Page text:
Europe Can No Longer Afford Disunity
Instead of ushering in the “perpetual peace” Europeans had anticipated, the end of the Cold War gave rise to a multipolar world marked by the escalating rivalry between the United States and China. To survive and assert their influence on the global stage, European countries must bolster their military deterrence capabilities.
BERLIN – Russian President Vladimir Putin’s invasion of Ukraine has plunged Europe back into the darker chapters of its history. Once again, the continent confronts the specter of its most terrible affliction: a large-scale war of conquest.
After decades of relative peace and stability, the prospect of European borders being redrawn by force and sovereign states being wiped out has suddenly become palpable. With Russia having chosen aggression over peaceful collaboration, it is increasingly evident that the Ukrainians are fighting for Europe’s freedom as well as their own.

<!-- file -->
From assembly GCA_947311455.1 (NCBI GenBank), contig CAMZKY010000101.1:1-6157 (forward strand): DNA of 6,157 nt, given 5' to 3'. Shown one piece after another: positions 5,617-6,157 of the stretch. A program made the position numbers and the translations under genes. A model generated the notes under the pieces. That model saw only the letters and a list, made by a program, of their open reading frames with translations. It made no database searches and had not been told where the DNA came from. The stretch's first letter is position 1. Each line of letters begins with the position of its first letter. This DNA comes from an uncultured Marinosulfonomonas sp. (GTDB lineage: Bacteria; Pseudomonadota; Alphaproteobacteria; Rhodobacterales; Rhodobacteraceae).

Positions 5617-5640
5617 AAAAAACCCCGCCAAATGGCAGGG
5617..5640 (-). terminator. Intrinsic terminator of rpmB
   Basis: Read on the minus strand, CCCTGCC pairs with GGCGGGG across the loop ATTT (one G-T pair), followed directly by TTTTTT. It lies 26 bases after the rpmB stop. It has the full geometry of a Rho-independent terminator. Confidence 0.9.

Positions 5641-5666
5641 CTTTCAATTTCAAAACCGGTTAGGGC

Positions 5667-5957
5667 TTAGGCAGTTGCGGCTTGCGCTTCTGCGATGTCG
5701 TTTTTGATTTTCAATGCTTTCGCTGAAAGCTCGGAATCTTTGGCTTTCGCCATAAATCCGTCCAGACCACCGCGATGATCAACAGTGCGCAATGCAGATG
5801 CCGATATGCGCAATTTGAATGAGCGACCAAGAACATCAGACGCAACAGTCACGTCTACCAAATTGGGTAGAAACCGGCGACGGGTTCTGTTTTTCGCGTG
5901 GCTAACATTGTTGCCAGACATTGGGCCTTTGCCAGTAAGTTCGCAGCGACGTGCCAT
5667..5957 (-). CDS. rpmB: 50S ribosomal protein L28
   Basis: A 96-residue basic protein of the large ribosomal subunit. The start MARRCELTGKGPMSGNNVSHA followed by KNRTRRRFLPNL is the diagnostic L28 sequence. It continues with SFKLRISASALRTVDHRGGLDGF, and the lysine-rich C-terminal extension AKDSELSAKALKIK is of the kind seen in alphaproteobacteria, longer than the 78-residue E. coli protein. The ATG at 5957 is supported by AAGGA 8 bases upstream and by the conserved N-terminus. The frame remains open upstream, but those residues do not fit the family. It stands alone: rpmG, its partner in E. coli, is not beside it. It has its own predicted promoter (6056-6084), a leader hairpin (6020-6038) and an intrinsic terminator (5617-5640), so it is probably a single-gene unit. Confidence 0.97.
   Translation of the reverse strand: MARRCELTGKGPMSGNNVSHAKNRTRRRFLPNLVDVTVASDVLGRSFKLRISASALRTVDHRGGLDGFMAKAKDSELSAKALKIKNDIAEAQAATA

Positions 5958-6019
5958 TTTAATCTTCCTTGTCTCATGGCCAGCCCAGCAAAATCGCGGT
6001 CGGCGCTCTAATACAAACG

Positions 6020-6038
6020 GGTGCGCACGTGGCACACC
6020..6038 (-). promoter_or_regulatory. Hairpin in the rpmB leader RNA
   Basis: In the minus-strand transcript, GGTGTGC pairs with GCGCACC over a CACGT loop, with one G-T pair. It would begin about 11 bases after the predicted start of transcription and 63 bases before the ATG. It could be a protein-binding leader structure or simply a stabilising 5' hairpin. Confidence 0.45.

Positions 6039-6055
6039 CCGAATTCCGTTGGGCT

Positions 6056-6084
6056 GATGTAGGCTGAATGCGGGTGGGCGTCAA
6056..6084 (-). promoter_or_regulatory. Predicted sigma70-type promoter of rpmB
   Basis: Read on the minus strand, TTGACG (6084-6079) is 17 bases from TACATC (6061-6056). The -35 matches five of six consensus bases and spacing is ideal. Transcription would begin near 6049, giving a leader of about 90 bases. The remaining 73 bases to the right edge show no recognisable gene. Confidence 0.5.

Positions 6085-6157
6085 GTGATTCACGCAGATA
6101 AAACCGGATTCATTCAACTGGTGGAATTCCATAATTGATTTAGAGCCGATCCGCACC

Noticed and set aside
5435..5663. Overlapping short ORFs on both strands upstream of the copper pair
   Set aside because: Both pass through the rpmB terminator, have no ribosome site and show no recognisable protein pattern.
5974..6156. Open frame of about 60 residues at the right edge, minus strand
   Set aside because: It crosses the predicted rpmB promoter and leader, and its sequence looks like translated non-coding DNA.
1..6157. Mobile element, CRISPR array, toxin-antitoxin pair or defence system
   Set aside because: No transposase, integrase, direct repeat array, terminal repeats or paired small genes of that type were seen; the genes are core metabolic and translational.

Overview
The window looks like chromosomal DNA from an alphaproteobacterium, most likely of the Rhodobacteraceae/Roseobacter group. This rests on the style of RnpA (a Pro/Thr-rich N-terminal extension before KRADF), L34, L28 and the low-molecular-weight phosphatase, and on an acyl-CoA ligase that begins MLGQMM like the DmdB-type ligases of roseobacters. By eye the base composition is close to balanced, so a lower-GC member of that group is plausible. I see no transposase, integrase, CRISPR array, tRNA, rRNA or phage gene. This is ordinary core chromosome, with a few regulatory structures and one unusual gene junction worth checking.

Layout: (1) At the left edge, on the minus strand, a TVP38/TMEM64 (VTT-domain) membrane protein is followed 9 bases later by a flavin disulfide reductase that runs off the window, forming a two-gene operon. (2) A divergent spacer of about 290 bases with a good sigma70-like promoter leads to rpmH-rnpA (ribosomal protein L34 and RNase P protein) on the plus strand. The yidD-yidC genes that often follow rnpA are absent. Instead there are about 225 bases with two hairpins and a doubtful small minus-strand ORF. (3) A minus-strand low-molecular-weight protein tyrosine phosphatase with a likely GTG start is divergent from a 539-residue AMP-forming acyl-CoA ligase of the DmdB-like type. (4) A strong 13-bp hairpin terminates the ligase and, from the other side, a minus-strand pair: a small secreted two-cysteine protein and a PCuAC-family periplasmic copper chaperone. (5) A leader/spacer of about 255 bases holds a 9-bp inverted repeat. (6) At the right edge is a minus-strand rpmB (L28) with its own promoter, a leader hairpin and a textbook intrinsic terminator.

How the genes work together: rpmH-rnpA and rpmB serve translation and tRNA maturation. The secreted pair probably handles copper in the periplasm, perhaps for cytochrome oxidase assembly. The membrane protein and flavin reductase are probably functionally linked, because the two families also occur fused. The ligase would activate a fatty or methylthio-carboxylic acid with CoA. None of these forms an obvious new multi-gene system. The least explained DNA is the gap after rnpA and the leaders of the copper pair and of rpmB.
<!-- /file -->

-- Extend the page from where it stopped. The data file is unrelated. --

History has a way of correcting misunderstandings and delusions. After the Berlin Wall fell in 1989, heralding the end of the Cold War, a newfound sense of optimism animated Europe. The Brandenburg Gate reopened, the Red Army withdrew from Warsaw Pact countries, and the Soviet Union disintegrated. The “end of history” was nigh, and Immanuel Kant’s utopian vision of “perpetual peace” seemed within reach.
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